About DSOS

At DSOS, learning is experiential and real. Learners and suitors grow at all levels to achieve joy, success and bliss. For the founder Dr Midha human lives are mirrors of emotions, ideas, aspirations and acquisitions.

She has helped many grow, develop and transform into complete, happy and peaceful souls. A humane and compassionate approach at DSOS brings Dr Midha, Faculty, Learners, Members and our Audience together as one Family and a global community.

Many came in through our doors to learn the essence of mystical occult sciences and went back with not just skills but also the confidence and preparedness to hold their head high beyond school.

There is a old saying which we say at DSOS – Be like a ink blotting paper absorb the good and leave the bad behind. Each one of us could be blocked – mentally, emotionally, physically or financially. We are able to assess and help to create energies at every level so as to spiritually guide and uplift the soul. Those attached with us find purpose and happiness. The question remains how do we achieve so much ………… the “Art of occult sciences is after all an Art taught but learned only when the mind is ready, the heart is open and the soul is disillusioned”. So don’t be hassled when you are ready you ‘ll be guided. Those who surrender with total faith will find their answers and will be empowered with positive energy, a beautiful aura and spiritual enlightenment to be one with self “ .

We at DSOS believe that every seeker of occult sciences has to associate with the qualities of The Owl – our symbol of learning and wisdom. The owl searches and captures the reality because of his single focus, perseverance and higher spiritual power which also lies within all of us.

Contributed By Seema

The owl is sacred to the Greek goddess of learning, Athena and is even depicted on some Greco- Roman currency as a symbol of status, intelligence and of course, wealth. In ancient Egyptian, Celtic, and Hindu cultures the symbolic meaning of owl revolved around guardianship of the underworlds, and a protection of the dead.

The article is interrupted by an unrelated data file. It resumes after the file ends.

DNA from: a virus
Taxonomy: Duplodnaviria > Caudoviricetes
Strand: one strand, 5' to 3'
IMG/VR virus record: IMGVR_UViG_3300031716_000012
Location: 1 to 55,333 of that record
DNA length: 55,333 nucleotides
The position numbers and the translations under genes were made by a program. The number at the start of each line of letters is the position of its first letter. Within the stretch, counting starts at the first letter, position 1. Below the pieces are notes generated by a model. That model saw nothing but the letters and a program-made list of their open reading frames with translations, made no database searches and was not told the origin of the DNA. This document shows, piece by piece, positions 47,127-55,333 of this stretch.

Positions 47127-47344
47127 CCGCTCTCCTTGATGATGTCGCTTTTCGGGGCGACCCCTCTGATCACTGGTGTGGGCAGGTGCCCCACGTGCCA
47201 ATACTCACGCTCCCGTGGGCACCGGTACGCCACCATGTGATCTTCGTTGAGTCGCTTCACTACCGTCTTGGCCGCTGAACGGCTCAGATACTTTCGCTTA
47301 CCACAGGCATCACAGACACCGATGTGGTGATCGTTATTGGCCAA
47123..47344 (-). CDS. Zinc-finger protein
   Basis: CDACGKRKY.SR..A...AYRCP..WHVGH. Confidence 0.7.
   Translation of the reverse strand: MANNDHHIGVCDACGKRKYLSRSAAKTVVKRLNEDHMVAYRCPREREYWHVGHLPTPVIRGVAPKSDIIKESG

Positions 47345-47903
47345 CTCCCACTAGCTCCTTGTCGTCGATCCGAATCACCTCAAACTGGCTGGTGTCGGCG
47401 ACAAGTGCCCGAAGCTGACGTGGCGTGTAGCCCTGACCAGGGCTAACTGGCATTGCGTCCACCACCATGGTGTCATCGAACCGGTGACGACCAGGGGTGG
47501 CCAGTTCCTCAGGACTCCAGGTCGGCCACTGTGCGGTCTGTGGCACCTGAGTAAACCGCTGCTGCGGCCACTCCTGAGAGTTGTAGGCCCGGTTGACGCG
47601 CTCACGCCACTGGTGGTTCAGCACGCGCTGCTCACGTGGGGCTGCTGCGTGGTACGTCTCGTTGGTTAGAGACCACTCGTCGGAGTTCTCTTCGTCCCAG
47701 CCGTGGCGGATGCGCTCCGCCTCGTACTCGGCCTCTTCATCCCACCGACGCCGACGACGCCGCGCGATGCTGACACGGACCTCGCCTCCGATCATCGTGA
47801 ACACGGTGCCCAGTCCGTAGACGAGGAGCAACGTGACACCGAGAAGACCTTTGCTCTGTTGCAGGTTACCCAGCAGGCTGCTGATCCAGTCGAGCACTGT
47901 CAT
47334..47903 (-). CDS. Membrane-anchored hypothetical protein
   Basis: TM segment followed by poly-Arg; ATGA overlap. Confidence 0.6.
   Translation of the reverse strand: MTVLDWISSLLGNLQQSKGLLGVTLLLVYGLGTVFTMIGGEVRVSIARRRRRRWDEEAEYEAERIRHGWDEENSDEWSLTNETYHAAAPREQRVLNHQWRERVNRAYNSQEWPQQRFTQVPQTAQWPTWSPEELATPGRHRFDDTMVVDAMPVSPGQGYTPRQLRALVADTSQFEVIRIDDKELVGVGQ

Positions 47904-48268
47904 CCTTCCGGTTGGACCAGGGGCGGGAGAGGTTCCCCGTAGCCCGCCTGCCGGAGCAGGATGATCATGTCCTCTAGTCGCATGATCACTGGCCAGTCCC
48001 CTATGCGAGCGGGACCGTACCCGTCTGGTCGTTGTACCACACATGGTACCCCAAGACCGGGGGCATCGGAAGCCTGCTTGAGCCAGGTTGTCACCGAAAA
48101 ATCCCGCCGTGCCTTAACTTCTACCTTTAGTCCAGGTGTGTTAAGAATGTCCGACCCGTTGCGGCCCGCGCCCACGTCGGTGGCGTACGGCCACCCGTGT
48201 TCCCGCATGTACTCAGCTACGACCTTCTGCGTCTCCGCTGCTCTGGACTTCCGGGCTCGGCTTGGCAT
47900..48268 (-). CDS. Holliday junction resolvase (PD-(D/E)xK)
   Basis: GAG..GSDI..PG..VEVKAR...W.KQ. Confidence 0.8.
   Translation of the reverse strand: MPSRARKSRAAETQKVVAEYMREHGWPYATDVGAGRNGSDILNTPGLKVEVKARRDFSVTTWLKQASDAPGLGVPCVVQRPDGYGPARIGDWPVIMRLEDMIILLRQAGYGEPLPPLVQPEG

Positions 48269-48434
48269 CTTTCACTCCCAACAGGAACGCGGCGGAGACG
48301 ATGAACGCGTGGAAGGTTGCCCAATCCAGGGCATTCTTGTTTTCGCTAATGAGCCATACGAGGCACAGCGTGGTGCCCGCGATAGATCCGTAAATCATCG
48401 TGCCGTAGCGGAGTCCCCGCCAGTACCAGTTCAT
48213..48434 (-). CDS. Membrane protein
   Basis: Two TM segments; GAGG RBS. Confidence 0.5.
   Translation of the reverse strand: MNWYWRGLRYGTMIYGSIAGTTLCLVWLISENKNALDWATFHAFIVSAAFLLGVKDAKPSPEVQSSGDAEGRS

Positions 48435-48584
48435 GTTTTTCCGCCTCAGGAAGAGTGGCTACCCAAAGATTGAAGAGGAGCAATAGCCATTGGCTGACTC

In this light the owl was ruler of the night and seer of souls. A misunderstanding of this necessary relationship gave the owl some negative associations with death. It should be clear that the owl was honoured as the keeper of spirits who had passed from one plane to another. Often myth indicates the owl accompanying a spirit to the underworld – winging its newly freed soul from the physical world into the realm of spirit.

Native Americans associated the meaning of owl with wisdom, foresight, and keeper of sacred knowledge.

This may largely be due to the fact that the owl is a great foreteller of weather conditions. Also its ability to see at night is legend among the Native Americans, and this attribute would be invoked during ceremonies when an oracle of secret knowledge was required.

Similarly, West African and Aboriginal Australian cultures viewed the owl as a messenger of secrets, kin to sorcerers, as well as companions to seers, mystics and medicine people. During medieval times in western and central Europe it was fabled that owls were actually priestesses (witches) and wizards in disguise. To this day the owl is considered a witch’s familiar (an animal soul-spirit linked to a spiritual person via a unique, communicative bond).

Contributed By Shhanya“True Learning takes root at a point where the attitude fades. A flash strikes when your eyes are open through the night. The Owl doesn’t stare infact he watches what no one else cares to see, he wakes up when the rest of the world is lost in wistful sleep. A true observer, a listener and an intelligent mind; the Owl‘s wisdom is deep and profound.”(Contributed By Shhanya)

Global Reverence for the Owl

The owl is deeply connected with magic, shamanism and heightened senses throughout the ages. Some have thought of the owl as a “cat with wings” as they share similar characteristics of personality.

Middle and Far East

In some middle and far eastern cultures, the owl is a sacred guardian of the afterlife, ruler of the night, a seer and keeper of souls transitioning from one plane of existence to another.

Ancient Greece

The ancient Greeks attributed the owl to Athena, goddess of wisdom and foresight. This symbol was used on Greek coins and therefore also became associated with wealth.


Native Americans attributed owls with wisdom and sacred knowledge. The shaman would call upon Owl medicine for insight into the truth of ill-intent. Plains Indians wore owl feathers to protect against evil spirits.


West African and Aboriginal Australian cultures also saw the owl as a messenger of secrets, and companions to medicine people.


In the celtic tradition, the owl (cailleach-oidhche), represents wisdom, clairvoyance, stealth, initiation, change and detachment. Always aware of its surroundings, the owl uses intuition courageously, with insight into hidden truth, and a guide between earth creatures and Underworld deities.

During medieval times in Europe, owls were believed to be witches and wizards, shape shifters in disguise.